The future of the transportation network looks phenomenal. Think about it. We have Elon Musk talking about tunnels that could transport vehicles hundreds of miles away at a lightning fast speed. We have cars that do not need people behind the steering wheel. The only question is how long it will take to live this future?
Even if we sideline the time it is going to take, the next big question that pops up is whether the autonomous driving will completely replace the traditional transportation system or create a hybrid transportation system where both machines and humans can coexist.
Before we get into answering these questions, let’s first discuss why self-driving cars will eventually become as popular as their predecessors.
Rising Number of Car Accidents
South East Asia experiences approximately 316,000 deaths due to road accidents every year. In the United States, this number amounted to 37,133 deaths in 2017.
Other countries with the most number of deaths due to road accidents per year include Namibia, Iran, Sudan, Swaziland, Venezuela, Congo, Malawi, Iraq, and the Central African Republic.
Regardless of the situation, the primary cause of these accidents is the mistake made by drivers. One wrong decision like over-speeding, sudden breaks or anything else costs them their lives. No matter if the accident is the fault of the driver or the other vehicle, the consequences are going to be severe.
Self-driving cars, on the other hand, can act quickly based on the real-time data and make a move that is good enough avoid a traffic collision. It is about the kind of technology being used in the car and how efficient it is in the real-life traffic scenario.
Self Driving Cars & Their Viability
Over the last few years, leading automotive and tech companies like Tesla, Google, Audi, BMW, Ford, etc. have run multiple tests to check the viability of their self-driving cars.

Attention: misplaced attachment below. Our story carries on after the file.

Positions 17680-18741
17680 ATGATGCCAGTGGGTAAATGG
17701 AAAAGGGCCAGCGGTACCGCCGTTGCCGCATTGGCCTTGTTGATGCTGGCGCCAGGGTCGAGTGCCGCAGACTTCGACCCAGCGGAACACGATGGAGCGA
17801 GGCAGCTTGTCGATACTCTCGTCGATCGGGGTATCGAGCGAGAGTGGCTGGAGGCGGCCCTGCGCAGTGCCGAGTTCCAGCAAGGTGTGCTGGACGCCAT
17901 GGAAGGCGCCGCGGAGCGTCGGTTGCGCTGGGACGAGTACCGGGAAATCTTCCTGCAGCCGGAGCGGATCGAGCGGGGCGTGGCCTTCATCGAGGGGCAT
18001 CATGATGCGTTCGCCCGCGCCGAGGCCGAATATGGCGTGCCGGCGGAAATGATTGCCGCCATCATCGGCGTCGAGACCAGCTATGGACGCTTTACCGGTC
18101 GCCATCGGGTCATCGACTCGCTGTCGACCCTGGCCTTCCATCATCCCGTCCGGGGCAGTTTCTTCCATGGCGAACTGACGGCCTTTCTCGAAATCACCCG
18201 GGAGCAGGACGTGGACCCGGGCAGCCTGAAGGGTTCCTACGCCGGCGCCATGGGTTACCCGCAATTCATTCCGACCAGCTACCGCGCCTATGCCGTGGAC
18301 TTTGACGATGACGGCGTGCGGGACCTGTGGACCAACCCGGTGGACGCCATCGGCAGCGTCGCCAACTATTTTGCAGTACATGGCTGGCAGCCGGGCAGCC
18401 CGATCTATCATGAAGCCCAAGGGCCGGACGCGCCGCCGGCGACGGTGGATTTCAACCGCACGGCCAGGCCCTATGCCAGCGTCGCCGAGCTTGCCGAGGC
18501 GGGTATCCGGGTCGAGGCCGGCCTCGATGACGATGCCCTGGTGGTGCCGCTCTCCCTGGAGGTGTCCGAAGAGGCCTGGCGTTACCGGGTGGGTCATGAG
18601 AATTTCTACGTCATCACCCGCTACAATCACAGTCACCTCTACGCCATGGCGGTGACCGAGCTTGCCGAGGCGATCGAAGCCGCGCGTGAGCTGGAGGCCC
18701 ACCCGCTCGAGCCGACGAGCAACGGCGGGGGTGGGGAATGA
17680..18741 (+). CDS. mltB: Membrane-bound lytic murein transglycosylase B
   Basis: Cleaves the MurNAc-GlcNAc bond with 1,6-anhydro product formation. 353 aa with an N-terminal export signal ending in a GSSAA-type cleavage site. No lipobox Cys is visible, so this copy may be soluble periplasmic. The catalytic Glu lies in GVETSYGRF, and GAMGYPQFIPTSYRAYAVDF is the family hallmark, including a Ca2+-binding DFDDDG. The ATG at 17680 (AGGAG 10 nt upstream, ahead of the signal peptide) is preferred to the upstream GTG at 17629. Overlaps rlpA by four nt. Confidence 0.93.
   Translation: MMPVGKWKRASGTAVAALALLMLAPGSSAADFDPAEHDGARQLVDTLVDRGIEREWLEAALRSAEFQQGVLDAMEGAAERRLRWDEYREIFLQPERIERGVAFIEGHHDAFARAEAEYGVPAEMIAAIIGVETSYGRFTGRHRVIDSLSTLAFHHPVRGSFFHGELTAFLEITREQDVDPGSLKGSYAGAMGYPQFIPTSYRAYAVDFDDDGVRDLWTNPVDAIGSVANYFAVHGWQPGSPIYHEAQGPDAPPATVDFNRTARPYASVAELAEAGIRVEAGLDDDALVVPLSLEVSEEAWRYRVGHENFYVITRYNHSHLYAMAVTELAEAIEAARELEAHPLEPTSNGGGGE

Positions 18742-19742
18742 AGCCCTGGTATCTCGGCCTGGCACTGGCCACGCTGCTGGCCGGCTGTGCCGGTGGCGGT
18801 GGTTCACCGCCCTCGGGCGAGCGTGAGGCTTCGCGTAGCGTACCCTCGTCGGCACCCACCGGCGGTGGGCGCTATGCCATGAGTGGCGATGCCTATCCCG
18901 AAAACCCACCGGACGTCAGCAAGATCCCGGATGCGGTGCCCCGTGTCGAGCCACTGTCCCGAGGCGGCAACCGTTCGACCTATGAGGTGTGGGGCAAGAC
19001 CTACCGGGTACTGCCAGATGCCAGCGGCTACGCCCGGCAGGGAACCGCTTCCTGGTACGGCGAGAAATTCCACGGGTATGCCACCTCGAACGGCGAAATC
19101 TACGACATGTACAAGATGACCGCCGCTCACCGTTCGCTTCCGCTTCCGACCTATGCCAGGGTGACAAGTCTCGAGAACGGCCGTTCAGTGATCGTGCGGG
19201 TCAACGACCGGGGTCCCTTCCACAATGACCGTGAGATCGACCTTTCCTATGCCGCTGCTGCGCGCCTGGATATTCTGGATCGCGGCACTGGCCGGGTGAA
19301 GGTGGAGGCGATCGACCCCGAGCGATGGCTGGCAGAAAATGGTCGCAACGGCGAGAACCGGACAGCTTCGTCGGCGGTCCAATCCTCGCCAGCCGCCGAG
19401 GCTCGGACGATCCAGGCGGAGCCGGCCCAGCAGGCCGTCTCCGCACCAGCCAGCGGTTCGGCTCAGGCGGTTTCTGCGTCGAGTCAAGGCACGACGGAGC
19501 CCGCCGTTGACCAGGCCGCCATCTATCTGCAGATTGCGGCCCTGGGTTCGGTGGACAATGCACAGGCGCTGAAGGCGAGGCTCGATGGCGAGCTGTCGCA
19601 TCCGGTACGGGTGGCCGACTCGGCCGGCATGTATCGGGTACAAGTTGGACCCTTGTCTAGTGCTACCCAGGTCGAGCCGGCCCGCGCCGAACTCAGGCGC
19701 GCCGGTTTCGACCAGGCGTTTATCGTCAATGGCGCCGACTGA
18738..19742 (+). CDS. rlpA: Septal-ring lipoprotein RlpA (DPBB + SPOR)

Tesla being the market leader stepped up its game and went on to announce a couple of years ago that its Model S and X would be equipped with the essential features needed for a self-driving car. It has introduced many technology upgrades in its existing models to improve the performance.
However, the one area where Tesla and other auto manufacturers haven’t been able to reassure investors and buyers is the integration of maps of those roads that are beyond city boundaries.
Most companies run tests on self-driving cars in cities and install 3D maps of lanes, streets, signs, curbs, etc. accordingly. These dense 3D maps allow self-driving vehicles to analyse their exact location and what to do in case any obstacle like other cars or pedestrians show up. So, if they don’t have 3D maps of any area already installed, it’s almost next to impossible for them to operate there.
To fix this problem, a team of scientists at MIT has developed a framework called MapLite that allows self-driving cars to safely drive on those unmapped roads. However, the proper integration of this technology might take some time. Until then, self-driving cars cannot be called a viable solution for the current transportation system.
How long is too long:
Given the pace at which the technological development across the globe is happening, there is no doubt that self-driving cars will eventually become a part of the transportation system. But to think that they will completely replace the traditional vehicles in the near future is nothing more than a figment of imagination.
It will take a lot to replace human drivers with software-driven commands, and it’s not happening for at least the next couple of decades.
Is this too long? Will investors be able to endure the financial pain for the future rewards? We will have to wait and see.